Information provided by the Bank of American Fork, a Council sponsor specializing in the Personal Management merit badge.
For the Personal Management merit badge, requirement 3d, Scouts must explain how hunger affects people when they shop for food items. This article will discuss some of the many studies showing that shopping hungry can cause you to purchase more, less-healthy food than you would otherwise purchase. After such a shopping trip, you may realize that you did not spend your money as wisely as you could have. Here are the possible consequences, why it happens and how to avoid it.
The best way to shop is with a full stomach and a list in hand.
Studies have shown, for years, that food shopping on an empty stomach causes shoppers to purchase more high-calorie foods.
One study, from Cornell University in Ithaca, New York, went like this: Participants were asked to abstain from food for five hours before arriving at the study. Half of the participants were given a small plate of crackers and half were not. Then the participants began an online game that simulated shopping in a grocery store. All of the participants bought about the same amount of low-calorie, or “healthy” foods, like dairy, bread or meat. But, the participants who did not receive a snack of crackers also bought six higher-calorie items, like junk food or “unhealthy” snacks, and participants who ate something only bought four.
An endocrinologist who looked at the study’s findings, Doctor Tony Goldstone, explained that the body is always trying to defend itself. When you have gone without food and your body wants food, it makes sense that you would go for high-calorie food instead of something like lettuce, which may not give you the energy you would need if it’s all you have.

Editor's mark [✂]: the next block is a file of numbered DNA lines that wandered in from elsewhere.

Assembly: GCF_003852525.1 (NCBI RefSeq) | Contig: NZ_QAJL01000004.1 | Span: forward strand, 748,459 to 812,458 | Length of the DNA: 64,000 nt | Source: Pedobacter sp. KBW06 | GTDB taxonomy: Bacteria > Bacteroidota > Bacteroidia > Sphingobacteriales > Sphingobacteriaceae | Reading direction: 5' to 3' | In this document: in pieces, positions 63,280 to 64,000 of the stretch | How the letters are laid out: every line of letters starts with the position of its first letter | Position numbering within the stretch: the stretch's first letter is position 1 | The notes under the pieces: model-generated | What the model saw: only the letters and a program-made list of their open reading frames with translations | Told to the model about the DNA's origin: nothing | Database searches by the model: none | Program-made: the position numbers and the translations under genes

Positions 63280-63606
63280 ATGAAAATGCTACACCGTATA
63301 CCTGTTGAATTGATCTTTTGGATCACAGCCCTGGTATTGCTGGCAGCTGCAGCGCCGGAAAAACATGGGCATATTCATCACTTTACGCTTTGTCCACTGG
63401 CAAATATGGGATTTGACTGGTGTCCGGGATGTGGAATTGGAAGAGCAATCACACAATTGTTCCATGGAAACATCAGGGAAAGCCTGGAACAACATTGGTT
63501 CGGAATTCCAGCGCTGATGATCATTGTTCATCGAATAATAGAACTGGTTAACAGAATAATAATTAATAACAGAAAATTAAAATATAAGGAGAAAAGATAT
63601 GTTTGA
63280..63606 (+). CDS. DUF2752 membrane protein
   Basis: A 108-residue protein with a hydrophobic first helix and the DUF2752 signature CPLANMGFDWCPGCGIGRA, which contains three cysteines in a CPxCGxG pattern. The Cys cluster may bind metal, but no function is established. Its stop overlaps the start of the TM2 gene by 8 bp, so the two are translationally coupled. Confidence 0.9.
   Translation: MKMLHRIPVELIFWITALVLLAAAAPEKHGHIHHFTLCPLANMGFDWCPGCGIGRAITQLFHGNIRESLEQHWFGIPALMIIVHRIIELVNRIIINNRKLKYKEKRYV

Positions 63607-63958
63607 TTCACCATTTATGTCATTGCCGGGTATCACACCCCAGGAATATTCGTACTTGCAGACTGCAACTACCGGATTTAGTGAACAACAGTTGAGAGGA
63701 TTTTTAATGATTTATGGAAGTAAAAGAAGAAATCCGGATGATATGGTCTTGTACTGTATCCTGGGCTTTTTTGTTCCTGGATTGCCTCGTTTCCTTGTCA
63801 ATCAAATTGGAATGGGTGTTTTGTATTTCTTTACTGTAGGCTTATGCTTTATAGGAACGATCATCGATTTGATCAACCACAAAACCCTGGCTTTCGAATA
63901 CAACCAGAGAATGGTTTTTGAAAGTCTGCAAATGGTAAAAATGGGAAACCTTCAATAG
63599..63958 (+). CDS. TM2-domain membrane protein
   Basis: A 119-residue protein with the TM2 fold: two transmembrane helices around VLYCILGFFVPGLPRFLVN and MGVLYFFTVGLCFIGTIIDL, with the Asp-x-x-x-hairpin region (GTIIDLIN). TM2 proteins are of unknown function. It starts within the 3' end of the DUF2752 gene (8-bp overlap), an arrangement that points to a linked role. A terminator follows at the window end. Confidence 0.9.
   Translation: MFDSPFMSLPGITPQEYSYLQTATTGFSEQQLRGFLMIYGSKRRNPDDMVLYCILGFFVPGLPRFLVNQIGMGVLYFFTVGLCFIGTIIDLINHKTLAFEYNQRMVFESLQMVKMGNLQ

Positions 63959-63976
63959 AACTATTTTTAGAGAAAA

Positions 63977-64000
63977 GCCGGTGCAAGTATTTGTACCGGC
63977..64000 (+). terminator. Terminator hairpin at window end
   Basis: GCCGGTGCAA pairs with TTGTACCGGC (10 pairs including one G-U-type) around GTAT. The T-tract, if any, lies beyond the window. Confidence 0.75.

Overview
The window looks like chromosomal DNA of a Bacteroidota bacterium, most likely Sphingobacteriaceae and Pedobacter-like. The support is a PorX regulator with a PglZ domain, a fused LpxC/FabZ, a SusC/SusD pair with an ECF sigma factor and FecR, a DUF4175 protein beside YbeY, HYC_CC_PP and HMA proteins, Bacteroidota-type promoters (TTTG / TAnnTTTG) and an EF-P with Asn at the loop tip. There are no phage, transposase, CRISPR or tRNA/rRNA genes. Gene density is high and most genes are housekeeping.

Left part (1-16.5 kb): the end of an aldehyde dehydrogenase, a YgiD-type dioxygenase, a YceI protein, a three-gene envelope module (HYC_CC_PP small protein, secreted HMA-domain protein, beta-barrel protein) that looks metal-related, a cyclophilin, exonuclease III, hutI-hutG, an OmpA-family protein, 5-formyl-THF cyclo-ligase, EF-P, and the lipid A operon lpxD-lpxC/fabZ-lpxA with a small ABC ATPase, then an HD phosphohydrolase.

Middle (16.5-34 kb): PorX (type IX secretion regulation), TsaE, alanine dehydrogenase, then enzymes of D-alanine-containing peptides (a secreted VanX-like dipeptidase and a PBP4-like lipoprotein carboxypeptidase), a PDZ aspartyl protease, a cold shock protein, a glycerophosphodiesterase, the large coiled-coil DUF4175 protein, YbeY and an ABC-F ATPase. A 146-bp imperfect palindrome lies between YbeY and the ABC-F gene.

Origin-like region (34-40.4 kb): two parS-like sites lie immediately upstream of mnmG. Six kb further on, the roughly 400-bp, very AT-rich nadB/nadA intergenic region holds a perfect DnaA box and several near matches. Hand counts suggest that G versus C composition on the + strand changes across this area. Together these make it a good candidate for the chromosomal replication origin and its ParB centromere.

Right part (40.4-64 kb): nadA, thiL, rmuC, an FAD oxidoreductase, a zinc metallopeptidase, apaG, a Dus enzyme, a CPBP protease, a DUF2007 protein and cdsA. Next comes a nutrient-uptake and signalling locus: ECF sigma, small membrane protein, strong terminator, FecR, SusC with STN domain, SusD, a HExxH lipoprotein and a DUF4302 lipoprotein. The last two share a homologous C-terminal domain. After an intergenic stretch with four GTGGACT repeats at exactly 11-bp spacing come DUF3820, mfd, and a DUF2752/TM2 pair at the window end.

In another Cornell University study, researchers watched 82 people doing their real grocery shopping. They watched people from 1:00 p.m. to 4:00 p.m. and assumed they had recently eaten lunch. They also watched people from 4:00 p.m. to 7:00 p.m. and assumed most of the people ate lunch earlier and had not yet eaten dinner. The ratio of low-calorie foods to high-calorie foods was healthier in the first group.
How do you avoid making the mistake of buying high-calorie snacks and foods instead of sticking to a nutritious, balanced shopping cart? You can try having a snack before you go grocery shopping, chew on gum or take a water bottle.
Another good idea is to make your grocery shopping list as you run out of items you need and then review it (after eating, of course!) and add other items you need for the coming week. Then, shop from your list. Group your items into sections according to where you will find them in the store. That way, when you shop, you can stick to your list instead of browsing aisles with foods you don’t need, but might be tempted to buy.
But, wait! Even more recent studies suggest that you should be careful shopping for any kind of items when you’re hungry.
New research released earlier this year from the University of Minnesota’s Carlson School of Management suggests that your desire to acquire or have things increases when you feel hungry. The researchers studied people buying binder clips, clothes, shoes and electronics. In all cases, people who felt hungry purchased more and spent 64 percent more money than people who were not hungry when shopping.
The takeaway? Eat a healthy, filling snack and drink water before you go to the mall or shop online, regardless of what types of items you are shopping for. You may make better choices for your wallet or bank account.
Author: Heidi Carmack Pfaffroth, Bank of American Fork. Bank of American Fork is a Utah National Parks Council sponsor specializing in the Personal Management merit badge.